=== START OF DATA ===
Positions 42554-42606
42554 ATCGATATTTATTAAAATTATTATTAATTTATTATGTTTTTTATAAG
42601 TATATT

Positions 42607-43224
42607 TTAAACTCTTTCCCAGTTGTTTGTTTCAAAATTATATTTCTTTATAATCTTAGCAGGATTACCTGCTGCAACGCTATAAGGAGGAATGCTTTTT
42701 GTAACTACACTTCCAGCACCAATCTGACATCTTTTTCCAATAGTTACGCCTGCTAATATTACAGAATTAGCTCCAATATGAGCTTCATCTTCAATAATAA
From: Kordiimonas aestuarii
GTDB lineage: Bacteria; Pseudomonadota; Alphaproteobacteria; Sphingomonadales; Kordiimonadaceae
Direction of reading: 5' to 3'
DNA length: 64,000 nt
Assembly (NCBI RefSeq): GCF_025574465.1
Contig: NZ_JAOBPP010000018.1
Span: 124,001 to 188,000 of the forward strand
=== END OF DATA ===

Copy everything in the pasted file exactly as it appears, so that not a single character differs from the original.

Positions 42554-42606
42554 ATCGATATTTATTAAAATTATTATTAATTTATTATGTTTTTTATAAG
42601 TATATT

Positions 42607-43224
42607 TTAAACTCTTTCCCAGTTGTTTGTTTCAAAATTATATTTCTTTATAATCTTAGCAGGATTACCTGCTGCAACGCTATAAGGAGGAATGCTTTTT
42701 GTAACTACACTTCCAGCACCAATCTGACATCTTTTTCCAATAGTTACGCCTGCTAATATTACAGAATTAGCTCCAATATGAGCTTCATCTTCAATAATAA
From: Kordiimonas aestuarii
GTDB lineage: Bacteria; Pseudomonadota; Alphaproteobacteria; Sphingomonadales; Kordiimonadaceae
Direction of reading: 5' to 3'
DNA length: 64,000 nt
Assembly (NCBI RefSeq): GCF_025574465.1
Contig: NZ_JAOBPP010000018.1
Span: 124,001 to 188,000 of the forward strand